Standing on the glacier that sprawls over six square kilometres, I was reminded once again of my miniscule, insignificant place in the universe. Despite the crowds surrounding me, I had a sense of being alone, on the surface of something primeval and powerful.

The ice, unlike what I expected to be unblemished white, was a sparkling blue in places; perhaps a play of sunlight, or perhaps a hint of the water that flows underneath. I only had time for a brief exploratory walk before it was time to get back on the bus, all too soon.

Back home in the Indian summer, I found my mind drawn frequently and irresistibly, to that day in the Rockies, when I made snowballs on that venerable marvel of nature. And given that the glacier has receded almost 2 km in the last 100 years and continues to disappear at an alarming rate, I was grateful for that up close and personal encounter with it.

TRAVEL INFORMATION

Getting there

The Athabasca Glacier is located inside the Jasper National Park, 104 km from the town of Jasper in Alberta. The nearest major airport is Calgary (320 km), 3½ hours away by road.

Best time to visit

The Columbia Icefields Adventure is open only from May 1 to October 15, and the best time to visit is between June and September, when the weather is temperate.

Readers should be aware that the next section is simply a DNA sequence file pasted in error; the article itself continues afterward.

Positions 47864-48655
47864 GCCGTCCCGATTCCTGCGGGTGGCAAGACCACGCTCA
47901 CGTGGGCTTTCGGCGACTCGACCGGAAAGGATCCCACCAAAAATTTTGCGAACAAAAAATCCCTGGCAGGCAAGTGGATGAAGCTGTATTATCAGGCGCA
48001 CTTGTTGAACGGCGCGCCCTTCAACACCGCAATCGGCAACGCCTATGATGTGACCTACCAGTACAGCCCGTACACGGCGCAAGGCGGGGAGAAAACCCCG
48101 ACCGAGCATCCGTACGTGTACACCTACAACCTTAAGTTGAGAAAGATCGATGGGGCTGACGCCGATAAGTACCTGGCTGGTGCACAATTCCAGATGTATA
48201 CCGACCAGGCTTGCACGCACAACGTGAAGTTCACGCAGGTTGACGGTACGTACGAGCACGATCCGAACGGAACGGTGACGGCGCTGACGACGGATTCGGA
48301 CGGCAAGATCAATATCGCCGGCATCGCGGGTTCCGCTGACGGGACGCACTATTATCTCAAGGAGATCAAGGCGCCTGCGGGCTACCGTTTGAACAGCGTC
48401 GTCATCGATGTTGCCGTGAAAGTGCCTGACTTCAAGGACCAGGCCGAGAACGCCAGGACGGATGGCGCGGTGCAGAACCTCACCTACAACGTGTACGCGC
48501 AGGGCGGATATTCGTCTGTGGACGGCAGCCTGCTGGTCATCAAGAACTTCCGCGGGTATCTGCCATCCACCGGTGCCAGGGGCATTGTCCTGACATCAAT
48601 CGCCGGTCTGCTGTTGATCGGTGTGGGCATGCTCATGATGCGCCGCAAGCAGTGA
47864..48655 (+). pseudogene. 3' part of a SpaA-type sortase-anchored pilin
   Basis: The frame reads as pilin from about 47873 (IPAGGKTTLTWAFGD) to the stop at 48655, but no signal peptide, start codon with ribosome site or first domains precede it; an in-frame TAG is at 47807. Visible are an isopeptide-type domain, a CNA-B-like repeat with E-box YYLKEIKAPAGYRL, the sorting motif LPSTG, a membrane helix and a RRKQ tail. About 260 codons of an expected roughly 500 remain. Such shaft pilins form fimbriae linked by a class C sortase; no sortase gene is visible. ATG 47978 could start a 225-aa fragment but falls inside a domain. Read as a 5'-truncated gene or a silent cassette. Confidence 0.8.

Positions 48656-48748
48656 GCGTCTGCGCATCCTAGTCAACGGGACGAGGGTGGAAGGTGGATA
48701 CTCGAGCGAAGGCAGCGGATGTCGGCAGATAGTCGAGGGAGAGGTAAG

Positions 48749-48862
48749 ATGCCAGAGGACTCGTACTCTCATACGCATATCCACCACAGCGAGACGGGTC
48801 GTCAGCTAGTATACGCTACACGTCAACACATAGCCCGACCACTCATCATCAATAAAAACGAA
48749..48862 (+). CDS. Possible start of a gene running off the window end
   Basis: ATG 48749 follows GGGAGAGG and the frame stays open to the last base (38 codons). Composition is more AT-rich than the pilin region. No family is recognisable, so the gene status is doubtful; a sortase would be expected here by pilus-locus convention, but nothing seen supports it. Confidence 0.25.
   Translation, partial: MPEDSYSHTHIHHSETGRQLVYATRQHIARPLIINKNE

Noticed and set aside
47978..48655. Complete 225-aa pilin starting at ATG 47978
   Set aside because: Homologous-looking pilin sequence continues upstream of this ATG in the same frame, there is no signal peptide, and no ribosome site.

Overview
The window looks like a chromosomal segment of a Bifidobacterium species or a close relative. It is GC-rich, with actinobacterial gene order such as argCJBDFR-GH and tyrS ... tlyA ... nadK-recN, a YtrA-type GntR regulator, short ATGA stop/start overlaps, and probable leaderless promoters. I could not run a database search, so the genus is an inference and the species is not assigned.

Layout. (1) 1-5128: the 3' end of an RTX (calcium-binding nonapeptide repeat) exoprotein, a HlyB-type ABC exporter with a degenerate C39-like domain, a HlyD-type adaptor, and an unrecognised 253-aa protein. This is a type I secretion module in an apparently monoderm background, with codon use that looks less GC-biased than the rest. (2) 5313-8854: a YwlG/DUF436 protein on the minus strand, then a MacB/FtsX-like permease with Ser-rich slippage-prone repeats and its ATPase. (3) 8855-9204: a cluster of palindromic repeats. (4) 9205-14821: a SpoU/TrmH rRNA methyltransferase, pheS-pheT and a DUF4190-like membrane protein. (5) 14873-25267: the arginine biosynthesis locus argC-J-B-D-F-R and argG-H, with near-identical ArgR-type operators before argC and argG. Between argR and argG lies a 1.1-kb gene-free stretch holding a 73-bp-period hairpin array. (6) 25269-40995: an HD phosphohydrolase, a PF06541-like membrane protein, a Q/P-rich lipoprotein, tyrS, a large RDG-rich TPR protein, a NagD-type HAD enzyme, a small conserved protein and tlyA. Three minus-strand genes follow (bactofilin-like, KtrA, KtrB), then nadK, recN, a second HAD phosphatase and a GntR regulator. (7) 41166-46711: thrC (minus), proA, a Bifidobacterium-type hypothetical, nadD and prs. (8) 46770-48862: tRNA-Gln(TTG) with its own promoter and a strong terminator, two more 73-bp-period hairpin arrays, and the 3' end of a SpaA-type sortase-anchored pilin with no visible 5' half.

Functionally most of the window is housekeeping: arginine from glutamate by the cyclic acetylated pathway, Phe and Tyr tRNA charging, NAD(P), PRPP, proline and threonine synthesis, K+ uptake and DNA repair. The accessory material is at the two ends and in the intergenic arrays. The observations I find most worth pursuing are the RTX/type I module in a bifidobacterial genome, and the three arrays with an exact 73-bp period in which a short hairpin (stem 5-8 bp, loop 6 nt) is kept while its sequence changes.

Good to know

~ Begin the glacier adventure with a stop at the Columbia Icefield Discovery Centre, which also houses a café, museum and souvenir store.

~ Carry extra layers of warm clothing as the weather is unpredictable and can turn bitterly cold any moment.

Information

Visit the website of Jasper National Park for more information on this experience.

My fascination with Indian stepwells

My fascination with stepwells started when I first heard about Agrasen ki baoli a few years ago – an ancient stepwell hiding in plain sight in the heart of modern New Delhi. I finally got a chance to see it two years ago; we were living in Gurgaon then.

It was an unusually balmy winter Sunday morning, and my husband and I decided to make the best use of it by heading to Connaught Place for a south Indian breakfast at Saravana Bhavan, followed by a leisurely stroll around the neighbourhood.

I suddenly remembered that the baoli was supposed to somewhere in the area, so why not make a visit? It was tucked away in a small lane, with the wall in front of it decorated with an exquisite Ganesha mural.

Unfortunately, the site was undergoing restoration work when we visited, so thanks to the scaffoldings everywhere, I could not take any photos. But during a recent trip to my alma mater in Ahmedabad last winter, I squeezed in a quick trip to Patan – rightly considered the queen of stepwells in India, fittingly built by a queen – stopping at Adalaj and Modhera on the way.

Here is a photoessay on a few of these stepwells – but before that, do read my story in BBC Travel on these ancient engineering marvels.

The kalyani at Hampi

A classic temple tank at Modhera

The steps of the tank at Modhera

The dramatic vav at Adalaj

Multiple levels of the Patan stepwell

Peering down into the well

The exquisite carvings at Patan’s Rani ki Vav